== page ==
Man On Wire: The Importance Of Narrative Tension

Originally Published: February 2014

by K. Marcus

seanmcarthyMAN ON WIRE, the documentary about Philippe Petit’s high-wire walk between the Twin Towers in 1974 was used by Sean McCarthy, owner of the Sean McCarthy Literary Agency, as a metaphor for planning and creating narrative tension in the manuscript.

McCarthy focused on the manuscript’s first three chapters as those are read by agents and editors. This was a presentation from the traveling SCBWI Roadshow in Tarrytown on February 8, 2014.

Petit took 5 years to plan his high-wire walk.  While McCarthy is not suggesting authors and illustrators take that long, he did stress that preplanning plotting, pacing, external/internal conflict, motivation, stakes and character development is more favorable “than forcing it in later.”  In the first three chapters, it is necessary to “lay hints and groundwork for those reveals later on.”  There should be “one conflict at the beginning and it should be resolved at the end.”

The reader should meet the protagonist in the first chapter.  McCarthy advises creating an in depth character biography.  All of this information does not need to be in the story as “what the writer needs to know is different than what the reader needs to know.”

“Decide where the wire starts and where it is going to end.”

The first three chapters should give a good idea of the story and where it is going; writers should give enough information so the reader can connect, anticipate and want to keep reading.  The protagonist must change at the end and “should be the agent of change” by being proactive and making decisions.  The protagonist needs physical and emotional obstacles to overcome which maintains narrative tension but “the internal and external conflicts should not be aligned too closely.”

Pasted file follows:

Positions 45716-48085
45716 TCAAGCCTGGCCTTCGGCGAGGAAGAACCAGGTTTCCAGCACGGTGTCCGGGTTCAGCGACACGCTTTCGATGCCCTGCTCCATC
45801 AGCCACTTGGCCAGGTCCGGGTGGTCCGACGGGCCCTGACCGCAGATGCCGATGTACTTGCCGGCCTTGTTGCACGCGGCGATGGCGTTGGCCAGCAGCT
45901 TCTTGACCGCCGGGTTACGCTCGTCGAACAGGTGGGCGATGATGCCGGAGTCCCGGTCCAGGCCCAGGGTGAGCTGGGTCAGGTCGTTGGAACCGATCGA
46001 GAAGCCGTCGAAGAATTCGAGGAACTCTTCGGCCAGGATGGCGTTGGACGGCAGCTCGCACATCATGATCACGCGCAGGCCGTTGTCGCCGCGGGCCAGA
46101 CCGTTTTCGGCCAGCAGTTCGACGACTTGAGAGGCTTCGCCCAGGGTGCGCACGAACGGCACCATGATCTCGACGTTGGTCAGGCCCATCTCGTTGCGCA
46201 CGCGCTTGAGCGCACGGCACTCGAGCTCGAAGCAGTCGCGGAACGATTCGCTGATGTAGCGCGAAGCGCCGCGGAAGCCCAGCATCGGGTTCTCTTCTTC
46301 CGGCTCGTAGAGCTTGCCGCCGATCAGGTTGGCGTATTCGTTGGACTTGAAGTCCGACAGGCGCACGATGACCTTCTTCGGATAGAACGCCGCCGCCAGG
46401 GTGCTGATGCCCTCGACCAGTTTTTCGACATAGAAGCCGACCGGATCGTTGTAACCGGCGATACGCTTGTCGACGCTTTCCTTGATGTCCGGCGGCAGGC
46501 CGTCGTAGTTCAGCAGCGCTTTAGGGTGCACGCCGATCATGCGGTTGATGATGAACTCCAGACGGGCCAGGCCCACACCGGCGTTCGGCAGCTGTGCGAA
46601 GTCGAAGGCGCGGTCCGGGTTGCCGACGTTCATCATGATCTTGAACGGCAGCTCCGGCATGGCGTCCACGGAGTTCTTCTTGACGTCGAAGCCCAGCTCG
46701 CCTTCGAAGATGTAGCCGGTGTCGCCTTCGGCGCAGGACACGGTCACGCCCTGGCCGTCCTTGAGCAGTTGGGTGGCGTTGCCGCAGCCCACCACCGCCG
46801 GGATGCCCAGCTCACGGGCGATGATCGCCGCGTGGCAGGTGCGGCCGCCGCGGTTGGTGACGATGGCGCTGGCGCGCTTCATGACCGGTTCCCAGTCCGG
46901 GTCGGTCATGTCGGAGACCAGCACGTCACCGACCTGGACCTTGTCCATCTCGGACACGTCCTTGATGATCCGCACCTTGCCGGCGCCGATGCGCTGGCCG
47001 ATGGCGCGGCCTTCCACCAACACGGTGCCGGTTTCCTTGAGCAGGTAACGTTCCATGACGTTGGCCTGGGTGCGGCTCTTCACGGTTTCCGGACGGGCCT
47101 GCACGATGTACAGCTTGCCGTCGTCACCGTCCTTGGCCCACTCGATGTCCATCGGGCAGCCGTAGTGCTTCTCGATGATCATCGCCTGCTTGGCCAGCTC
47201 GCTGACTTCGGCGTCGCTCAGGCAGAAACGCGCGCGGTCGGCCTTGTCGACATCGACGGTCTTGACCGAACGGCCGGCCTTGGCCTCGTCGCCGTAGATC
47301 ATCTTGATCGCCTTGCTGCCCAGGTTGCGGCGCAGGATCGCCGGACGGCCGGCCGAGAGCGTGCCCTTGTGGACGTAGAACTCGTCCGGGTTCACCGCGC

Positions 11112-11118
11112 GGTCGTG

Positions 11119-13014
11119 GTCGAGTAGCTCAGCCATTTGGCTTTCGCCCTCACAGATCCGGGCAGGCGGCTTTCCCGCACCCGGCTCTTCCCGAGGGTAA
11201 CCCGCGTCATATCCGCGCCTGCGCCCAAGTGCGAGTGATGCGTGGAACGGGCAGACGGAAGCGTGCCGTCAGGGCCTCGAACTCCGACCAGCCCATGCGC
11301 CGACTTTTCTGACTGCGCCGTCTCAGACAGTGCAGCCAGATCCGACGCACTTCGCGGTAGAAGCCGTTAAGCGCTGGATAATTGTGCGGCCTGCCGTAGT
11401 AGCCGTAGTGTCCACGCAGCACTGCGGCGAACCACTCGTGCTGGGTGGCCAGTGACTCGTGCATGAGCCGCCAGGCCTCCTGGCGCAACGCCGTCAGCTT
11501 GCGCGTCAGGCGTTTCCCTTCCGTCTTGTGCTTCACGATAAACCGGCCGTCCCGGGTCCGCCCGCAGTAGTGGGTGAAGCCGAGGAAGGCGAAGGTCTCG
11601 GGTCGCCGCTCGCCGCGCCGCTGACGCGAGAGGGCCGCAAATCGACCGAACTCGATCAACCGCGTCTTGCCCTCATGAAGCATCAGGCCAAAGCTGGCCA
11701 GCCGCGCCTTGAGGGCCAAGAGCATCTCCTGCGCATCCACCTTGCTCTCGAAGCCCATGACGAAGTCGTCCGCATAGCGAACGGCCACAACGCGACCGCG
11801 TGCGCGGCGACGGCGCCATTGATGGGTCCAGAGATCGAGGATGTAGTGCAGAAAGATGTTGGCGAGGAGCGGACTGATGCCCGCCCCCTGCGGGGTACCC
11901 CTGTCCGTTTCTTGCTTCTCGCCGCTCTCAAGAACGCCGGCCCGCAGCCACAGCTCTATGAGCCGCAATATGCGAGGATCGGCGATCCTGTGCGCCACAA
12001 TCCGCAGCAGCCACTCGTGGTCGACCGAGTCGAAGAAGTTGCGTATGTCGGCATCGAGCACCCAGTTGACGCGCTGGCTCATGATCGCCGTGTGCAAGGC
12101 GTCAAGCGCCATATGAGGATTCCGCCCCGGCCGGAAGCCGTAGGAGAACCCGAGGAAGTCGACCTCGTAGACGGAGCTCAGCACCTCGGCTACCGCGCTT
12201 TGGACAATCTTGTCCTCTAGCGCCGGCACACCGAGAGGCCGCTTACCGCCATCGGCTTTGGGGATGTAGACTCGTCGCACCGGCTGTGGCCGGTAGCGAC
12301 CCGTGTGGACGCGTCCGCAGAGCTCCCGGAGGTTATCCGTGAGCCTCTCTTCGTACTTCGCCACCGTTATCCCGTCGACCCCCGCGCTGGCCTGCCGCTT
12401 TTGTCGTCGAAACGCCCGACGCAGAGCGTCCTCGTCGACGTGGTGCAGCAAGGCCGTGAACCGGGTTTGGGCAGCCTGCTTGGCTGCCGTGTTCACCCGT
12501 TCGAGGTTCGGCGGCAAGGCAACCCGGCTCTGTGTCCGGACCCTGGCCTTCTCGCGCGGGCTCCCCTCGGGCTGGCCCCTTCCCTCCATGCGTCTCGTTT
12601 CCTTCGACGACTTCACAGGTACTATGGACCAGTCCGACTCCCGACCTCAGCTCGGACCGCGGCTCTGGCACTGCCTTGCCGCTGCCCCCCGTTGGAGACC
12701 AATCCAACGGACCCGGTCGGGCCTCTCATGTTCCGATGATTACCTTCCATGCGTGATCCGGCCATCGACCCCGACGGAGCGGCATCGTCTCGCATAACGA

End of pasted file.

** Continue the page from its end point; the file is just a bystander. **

Writers build emotional tension in the reader by creating stakes for the protagonist.  It was no secret what the stakes were for Petit, one misstep on the high-wire meant his death.  But Petit also realized that while those stakes were high, he could up the tension by not only walking across the wire, but “by dancing.”

The reader connects emotionally with the main character by understanding and feeling those stakes.  Our protagonists may not have their imminent death as the stakes, but any stakes must feel just as important to the reader.  “Narrative tension exists when failure is close at hand; the main character should be given pause by the stakes.”

McCarthy said, in his experience, the first three chapters are usually very polished.  It is imperative to writers to have the whole manuscript as polished as the beginning.

“Put your work away for 3 months and when you go back toit, you will be a more experienced writer and be able to see flaws.”

The publishing industry “can be subjective and out of our control because you are dependent on other people making decisions.”  What can the author and illustrator do?  McCarthy recommends: “make goals and control your work output.”

Sean McCarthy works on children’s books for all ages, and is actively looking to build his client list.  You will find submission guidelines on

Sean’s Picks

The True Meaning of Smekday by Adam Rex

The Mysterious Benedict Society  by Trenton Lee Stewart

The Astonishing Life of Octavian Nothing by M.T. Anderson

The Man Who Walked Between the Towers by Mordicai Gerstein

Man on Wire, Academy Award Winning Documentary


K. Marcus is a children’s author currently working on a middle grade retelling of Cinderella.  You can find her at



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